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Winter Tires Probably Cost Less Than You Think

If you refuse to buy winter tires because you’re convinced they’re too expensive, you just might be mistaken. Sure, there’s a cost involved, but a little math may prove that the expense is less than you think.

Even places with moderate snowfall — such as Columbus, Ohio, which gets an average of 25 inches per year — often have weeks or months of temperatures too cold to allow all-season tires to function effectively. At 44 degrees Fahrenheit, the rubber compound of all-season tires begins to lose pliability and grip. So although the average snowfall in Columbus may not justify ponying up the cash for winter tires, its average high temperature in December, January and February is below 44 degrees.

But, there’s still that cost issue, right?

Setting the Stage

Let’s forget, for a moment, the value that safety and maintaining your lifestyle bring to the winter-tire cost equation. We’ll just look at the dollars and cents of buying winter tires for a driver who lives in Columbus, Ohio, and drives a 2017 Chevrolet Malibu with 18-inch wheels.

Obviously, winter-tire prices vary by brand, model and retailer. For this exercise, we’ll shop at Tire Rack, arguably the best-known online retailer of tires and wheels. Tire Rack features primarily premium tires. Here, we’ll choose as our winter tire the 18-in Michelin X-ICE X13, which at the time of this writing sells for $167.55 per tire or $670.20 for a 4-tire set. Under normal usage, this tire will last for 35,000 to 40,000 miles.

Two Plus Two

To play it safe, let’s say our Columbus driver mounts his winter treads on November 15 and removes them on March 15. He drives an average of 12,000 miles per year, which breaks down to 1,000 miles per month. That means he averages 4,000 miles of wear on his winter tires per season. It also means he rests his all-season tires for that same 4,000 miles.

According to the most recent R.L. Polk & Co research, Americans hold onto their new cars an average of about 6 years. Multiply that by 4,000 miles, and you get 24,000 miles of winter-tire wear. This is well below the X-ICE X13’s estimated life of at least 35,000 miles. Our driver will probably only need one set of winter tires during his Malibu ownership.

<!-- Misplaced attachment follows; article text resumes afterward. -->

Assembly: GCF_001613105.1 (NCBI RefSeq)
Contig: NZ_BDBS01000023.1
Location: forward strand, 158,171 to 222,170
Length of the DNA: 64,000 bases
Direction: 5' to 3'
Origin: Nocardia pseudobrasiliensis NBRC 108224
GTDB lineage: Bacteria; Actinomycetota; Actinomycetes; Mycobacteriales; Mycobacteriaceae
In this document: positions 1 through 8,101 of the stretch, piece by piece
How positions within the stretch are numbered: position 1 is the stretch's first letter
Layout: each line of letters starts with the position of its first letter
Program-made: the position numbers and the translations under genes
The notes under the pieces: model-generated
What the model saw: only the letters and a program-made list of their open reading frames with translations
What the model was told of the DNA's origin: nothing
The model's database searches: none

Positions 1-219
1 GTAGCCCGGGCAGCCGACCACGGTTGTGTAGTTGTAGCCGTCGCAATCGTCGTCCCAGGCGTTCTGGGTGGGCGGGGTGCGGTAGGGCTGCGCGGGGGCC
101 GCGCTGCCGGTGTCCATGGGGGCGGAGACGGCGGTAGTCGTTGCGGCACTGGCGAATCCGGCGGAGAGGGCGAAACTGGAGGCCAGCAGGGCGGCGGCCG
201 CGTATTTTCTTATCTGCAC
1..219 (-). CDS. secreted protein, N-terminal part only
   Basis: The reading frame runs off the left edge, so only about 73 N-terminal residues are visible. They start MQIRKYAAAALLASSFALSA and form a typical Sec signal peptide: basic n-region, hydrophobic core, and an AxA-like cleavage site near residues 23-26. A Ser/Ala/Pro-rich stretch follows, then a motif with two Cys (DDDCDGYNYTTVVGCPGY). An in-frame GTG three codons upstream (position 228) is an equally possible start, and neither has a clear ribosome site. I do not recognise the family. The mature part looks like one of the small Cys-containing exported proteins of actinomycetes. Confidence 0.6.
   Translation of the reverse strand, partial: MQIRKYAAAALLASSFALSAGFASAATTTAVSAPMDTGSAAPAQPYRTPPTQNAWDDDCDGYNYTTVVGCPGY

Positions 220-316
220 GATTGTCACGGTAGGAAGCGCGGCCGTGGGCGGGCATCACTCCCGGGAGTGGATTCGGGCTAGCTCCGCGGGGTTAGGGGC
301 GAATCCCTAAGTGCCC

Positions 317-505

Meanwhile, his original all-season tires, which will probably deliver 45,000 to 50,000 miles of wear, will last an extra 2 years thanks to resting them for the total of 24,000 miles while running on winter rubber. Following me so far?

Rather than replacing his all-season tires at around 4 years, he doesn’t need to replace them until about 6 years — by which time, if he falls into the average, he will sell or trade his Malibu with the original all-season tires still on it.

Even if he keeps the Malibu longer than 6 years and needs to replace his all-season tires — remember, his snow tires should be good for 8 years or more — he avoided that expense for an extra 2 years. If he replaces his original tires with a midpriced Continental ProContact TX, which Tire Rack currently offers at $193.55 each or $774.20 for a set of four, those additional 2 years saved him more than $400. I arrived at that number by dividing the cost of the four replacement all-season tires by their 3.75-year life expectancy when driving on them for 12,000 miles per year.

Yeah, But…

What about mounting and balancing? Without getting into the weeds of annual mounting and balancing costs, here’s a suggestion: Buy a cheap set of wheels, and permanent mount your winter treads to them. Tire Rack will ship four X-ICE X13 tires mounted to $109 P3 wheels, including tire-pressure monitor hardware, for $1,250 before shipping costs.

Our Columbus driver’s winter-tire and wheel package prorates out to $208 per year against the $67 per year he saved on wear and tear to his all-season tires if he has to replace them, or $129 per year if he doesn’t. Which means, in real costs, his winter-tire and wheel package works out to either $141 or $79 per year.

What it means to you: Even at $141 per year, the investment in winter tires and wheels to maximize safety and keep you rolling through most winter weather is pretty reasonable. It’s less than 60 days worth of Venti-sized cups of coffee from Starbucks. A pretty good trade-off, if you ask me.

Russ Heaps
Russ Heaps is an author specializing in automotive, financial and travel news. For nearly 35 years he has covered the automotive industry for newspapers, magazines and internet websites. His resume includes The Palm Beach Post, Miami Herald, The Washington Times and numerous other daily newspapers through syndication. He edited Auto World magazine, and helped create and edit NOPI Street... Read More about Russ Heaps

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